FAVOURITE SCENE: The films killer twist in the closing final act.
FAVOURITE QUOTE: ‘Who is Keyser Soze? He is supposed to be Turkish. Some say his father was German. Nobody believed he was real. Nobody ever saw him or knew anybody that ever worked directly for him, but to hear Kobayashi tell it, anybody could have worked for Soze. You never knew. That was his power. The greatest trick the Devil ever pulled was convincing the world he didn’t exist. And like that, poof. He’s gone.’ – Verbal Kint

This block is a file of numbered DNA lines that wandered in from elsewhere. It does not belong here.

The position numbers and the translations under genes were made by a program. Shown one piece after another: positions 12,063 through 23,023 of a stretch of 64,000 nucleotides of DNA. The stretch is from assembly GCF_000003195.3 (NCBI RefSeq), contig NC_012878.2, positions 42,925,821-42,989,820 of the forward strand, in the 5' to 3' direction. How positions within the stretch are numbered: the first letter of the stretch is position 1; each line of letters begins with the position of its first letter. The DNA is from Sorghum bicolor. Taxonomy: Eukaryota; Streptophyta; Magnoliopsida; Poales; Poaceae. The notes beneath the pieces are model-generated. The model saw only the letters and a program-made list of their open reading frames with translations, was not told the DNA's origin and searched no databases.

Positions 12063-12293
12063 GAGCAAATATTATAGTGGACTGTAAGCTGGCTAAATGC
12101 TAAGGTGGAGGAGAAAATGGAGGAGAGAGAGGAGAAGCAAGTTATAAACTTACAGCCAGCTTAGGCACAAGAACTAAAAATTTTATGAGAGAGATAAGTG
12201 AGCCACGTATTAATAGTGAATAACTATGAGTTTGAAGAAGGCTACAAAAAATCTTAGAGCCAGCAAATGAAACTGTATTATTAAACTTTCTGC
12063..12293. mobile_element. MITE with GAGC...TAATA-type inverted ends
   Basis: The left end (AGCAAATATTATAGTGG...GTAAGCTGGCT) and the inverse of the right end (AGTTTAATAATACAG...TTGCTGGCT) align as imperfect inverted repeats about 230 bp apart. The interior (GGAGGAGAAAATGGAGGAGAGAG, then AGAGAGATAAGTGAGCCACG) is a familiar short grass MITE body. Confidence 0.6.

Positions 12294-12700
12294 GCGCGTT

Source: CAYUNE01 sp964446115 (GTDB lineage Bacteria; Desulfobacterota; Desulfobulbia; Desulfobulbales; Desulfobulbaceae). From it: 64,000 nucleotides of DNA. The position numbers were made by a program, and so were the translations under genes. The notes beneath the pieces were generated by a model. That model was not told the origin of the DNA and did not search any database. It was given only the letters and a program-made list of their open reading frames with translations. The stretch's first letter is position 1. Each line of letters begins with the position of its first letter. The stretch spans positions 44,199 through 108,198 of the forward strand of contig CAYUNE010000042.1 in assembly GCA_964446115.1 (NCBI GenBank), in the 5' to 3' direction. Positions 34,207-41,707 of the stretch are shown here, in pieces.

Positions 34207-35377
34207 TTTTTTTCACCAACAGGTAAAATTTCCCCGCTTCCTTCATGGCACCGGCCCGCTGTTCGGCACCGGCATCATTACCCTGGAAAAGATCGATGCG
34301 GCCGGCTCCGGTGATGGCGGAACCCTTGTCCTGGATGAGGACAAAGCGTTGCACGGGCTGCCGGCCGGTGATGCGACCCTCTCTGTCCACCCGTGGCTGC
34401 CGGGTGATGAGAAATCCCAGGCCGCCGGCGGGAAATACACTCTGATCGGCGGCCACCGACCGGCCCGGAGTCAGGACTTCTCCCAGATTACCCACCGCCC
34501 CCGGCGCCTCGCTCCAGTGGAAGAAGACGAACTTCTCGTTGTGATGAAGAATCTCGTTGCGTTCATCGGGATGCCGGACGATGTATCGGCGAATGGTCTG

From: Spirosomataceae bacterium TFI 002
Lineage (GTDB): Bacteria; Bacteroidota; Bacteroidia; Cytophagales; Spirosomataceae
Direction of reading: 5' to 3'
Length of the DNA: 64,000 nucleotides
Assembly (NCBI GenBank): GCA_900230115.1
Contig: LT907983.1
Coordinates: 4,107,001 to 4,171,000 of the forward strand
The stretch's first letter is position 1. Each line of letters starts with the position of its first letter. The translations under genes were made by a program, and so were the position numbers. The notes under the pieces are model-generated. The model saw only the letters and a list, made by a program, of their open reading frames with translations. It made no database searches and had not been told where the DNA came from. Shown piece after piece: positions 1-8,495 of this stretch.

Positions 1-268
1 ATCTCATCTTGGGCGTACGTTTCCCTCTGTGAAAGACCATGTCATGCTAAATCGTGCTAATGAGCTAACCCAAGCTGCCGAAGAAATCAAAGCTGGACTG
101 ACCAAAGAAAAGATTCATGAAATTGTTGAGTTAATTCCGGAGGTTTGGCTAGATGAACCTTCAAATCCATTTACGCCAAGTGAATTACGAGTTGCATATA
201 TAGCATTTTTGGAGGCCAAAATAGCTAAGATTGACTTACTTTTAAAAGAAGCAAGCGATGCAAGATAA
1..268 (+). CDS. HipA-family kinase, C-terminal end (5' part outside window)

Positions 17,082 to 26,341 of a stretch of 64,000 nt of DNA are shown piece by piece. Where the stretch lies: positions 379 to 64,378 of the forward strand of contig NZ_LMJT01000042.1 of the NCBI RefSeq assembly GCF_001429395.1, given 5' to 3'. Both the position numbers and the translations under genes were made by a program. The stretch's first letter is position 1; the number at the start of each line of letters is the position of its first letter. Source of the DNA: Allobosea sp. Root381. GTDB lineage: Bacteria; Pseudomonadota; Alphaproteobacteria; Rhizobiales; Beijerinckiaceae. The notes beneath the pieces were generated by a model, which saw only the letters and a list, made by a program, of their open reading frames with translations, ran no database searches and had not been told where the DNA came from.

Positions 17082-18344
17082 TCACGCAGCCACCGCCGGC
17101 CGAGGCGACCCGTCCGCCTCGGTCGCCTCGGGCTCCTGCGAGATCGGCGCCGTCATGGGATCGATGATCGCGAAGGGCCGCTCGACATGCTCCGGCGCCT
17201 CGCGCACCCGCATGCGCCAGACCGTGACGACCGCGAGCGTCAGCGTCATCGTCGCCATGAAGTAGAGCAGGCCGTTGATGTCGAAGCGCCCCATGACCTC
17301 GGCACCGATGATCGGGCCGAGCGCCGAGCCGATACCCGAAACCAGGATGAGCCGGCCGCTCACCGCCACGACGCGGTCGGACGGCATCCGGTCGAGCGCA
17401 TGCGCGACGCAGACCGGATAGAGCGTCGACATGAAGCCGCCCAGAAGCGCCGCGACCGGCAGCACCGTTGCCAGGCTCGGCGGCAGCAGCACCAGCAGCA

DID YOU KNOW?: Al Pacino also read the part of Dave Kujan, but had to pass due to scheduling conflicts. Pacino has since noted that this is the film he regrets turning down the most. Christopher McQuarrie’s inspiration for the character of Keyser Soze was a real-life murderer by the name of John List, who murdered his family and then disappeared for 17 years. Gabriel Byrne originally turned down the film, not believing that the filmmakers could pull it off. He was convinced after a sit-down meeting with Christopher McQuarrie and Bryan Singer, impressed by their enthusiasm and vision. As the start date approached, Byrne backed out. He was undergoing personal issues at the time and wasn’t able to leave Los Angeles. Consequently Singer reshuffled the schedule so that the entire film could be made in the LA area over a period of five weeks, all to accommodate his lead actor. The line-up scene was scripted as a serious scene, but after a full day of filming takes where the actors couldn’t keep a straight face, director Bryan Singer decided to use the funniest takes. A making-of documentary shows Singer becoming furious at the actors for the constant cracking-up. In an interview (on the Special Edition DVD), Kevin Pollak states that the hilarity came about when Benicio Del Toro “farted, like 12 takes in a row.” Del Toro himself said “somebody” farted, but no one knew who.